Circular Economy and Zero Waste Approach

The circular economy approach, which is considered as a production model that will enable sustainable development to achieve its goals, is expressed as the recycling of waste materials to the economy. In the circular economy approach, it is essential to reduce resource consumption and use of primary raw materials. In this direction, it is important to save water and energy during the production of a product, and to increase the rate of use of recycled materials in production. In addition, necessary actions should be taken to reduce the amount of waste that may arise in all processes from the production of the product to the consumption as much as possible. For this purpose, waste management and zero waste approaches in the circular economy come to the fore.

“Zero Waste”; It is a target defined as a waste management philosophy that includes preventing waste, using resources more efficiently, preventing or minimizing waste generation by reviewing the causes of waste generation, and collecting and recycling waste separately at the source in case of occurrence.

Zero waste, an important concept for the circular economy approach; It is an approach that aims to increase efficiency in resource use, establish an effective waste collection system, reduce the amount of waste generated, prevent waste and ensure waste recycling. Therefore, efforts are being made to spread the “zero waste” approach, which has been adopted by individuals, institutions and municipalities in the world today.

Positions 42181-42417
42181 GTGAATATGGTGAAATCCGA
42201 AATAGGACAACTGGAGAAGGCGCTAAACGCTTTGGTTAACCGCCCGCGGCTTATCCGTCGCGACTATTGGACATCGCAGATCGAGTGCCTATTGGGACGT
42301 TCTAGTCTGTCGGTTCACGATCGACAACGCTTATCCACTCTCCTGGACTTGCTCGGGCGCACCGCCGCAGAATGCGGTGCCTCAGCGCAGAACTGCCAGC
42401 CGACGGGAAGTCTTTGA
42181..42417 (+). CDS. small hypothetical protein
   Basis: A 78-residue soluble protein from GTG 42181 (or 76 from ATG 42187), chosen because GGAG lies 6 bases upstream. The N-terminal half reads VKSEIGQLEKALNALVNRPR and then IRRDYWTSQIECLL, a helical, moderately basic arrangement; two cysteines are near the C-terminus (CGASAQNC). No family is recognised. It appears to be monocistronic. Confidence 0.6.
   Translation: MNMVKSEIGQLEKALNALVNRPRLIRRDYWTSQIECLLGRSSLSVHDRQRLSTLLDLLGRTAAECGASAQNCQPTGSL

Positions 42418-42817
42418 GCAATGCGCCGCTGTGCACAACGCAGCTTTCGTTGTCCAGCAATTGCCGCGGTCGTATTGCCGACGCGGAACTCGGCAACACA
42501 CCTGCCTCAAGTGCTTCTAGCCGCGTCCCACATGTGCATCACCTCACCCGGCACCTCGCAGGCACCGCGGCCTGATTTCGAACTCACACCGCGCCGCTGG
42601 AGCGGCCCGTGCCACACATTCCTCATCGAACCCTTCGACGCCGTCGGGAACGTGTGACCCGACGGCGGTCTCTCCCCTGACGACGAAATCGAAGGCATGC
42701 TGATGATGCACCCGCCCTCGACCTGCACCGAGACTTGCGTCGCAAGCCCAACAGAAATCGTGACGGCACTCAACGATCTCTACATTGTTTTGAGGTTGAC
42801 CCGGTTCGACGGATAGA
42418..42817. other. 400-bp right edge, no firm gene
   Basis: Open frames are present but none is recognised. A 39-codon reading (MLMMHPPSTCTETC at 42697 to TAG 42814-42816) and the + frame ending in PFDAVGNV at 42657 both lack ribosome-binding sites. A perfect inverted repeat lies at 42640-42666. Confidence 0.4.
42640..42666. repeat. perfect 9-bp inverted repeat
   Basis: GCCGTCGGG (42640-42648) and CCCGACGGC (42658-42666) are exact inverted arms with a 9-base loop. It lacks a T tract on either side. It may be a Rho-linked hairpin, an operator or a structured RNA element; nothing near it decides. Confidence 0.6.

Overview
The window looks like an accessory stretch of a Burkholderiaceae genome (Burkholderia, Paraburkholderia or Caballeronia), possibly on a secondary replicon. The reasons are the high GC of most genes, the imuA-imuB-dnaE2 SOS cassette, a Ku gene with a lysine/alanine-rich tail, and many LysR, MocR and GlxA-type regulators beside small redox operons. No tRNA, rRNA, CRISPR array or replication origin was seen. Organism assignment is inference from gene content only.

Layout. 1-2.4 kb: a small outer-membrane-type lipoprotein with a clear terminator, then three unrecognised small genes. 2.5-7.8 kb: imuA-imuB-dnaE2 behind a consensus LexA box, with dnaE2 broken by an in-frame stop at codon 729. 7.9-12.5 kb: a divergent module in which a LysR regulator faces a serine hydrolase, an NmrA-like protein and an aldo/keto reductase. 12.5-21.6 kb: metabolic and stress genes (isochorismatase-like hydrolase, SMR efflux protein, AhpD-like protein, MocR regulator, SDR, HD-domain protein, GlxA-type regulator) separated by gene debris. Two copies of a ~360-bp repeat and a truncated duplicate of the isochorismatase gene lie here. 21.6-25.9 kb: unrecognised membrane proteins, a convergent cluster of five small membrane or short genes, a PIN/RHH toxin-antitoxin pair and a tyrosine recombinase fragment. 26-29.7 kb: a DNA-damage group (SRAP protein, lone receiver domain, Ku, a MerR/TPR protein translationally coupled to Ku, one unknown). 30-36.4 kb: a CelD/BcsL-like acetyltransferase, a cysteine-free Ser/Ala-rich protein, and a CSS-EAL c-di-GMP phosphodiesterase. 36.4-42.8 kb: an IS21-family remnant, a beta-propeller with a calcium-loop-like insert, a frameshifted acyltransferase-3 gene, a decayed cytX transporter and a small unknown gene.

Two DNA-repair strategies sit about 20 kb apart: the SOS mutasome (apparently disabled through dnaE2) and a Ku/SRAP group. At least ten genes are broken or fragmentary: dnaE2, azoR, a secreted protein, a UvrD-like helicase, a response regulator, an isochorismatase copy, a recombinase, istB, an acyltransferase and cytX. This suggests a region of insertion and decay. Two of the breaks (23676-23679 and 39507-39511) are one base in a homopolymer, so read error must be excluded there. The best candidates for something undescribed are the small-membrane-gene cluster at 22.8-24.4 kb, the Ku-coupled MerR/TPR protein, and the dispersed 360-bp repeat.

Therefore, determining and monitoring the objectives for waste management is an important part of achieving sustainable development objectives (Wilson et al., 2015: 293). Waste considered as a resource in the circular economy; It is defined as any kind of substance that arises as a result of production, consumption and other activities and is now unnecessary and desired to be removed.

Zero pollution targets for 2030 have been set in the action plan “Towards Zero Pollution in Air, Water and Soil” published by the European Commission. These targets are;

More than 55% of the health effects of air pollution,

30% of discomfort caused by transportation noise,

 25% of air pollution threatening biodiversity,

50% of chemical pesticide use,

50% of the plastic pollution in the seas, 30% of the microplastics spreading to the environment,

It is the reduction of urban solid waste by 50% (European Commission, 2021).

In 2050, it is aimed to reduce air, water and soil pollution to a level that does not harm health and natural ecosystems, to create a non-toxic environment and to respect the limits that the planet can overcome (European Commission, 2021).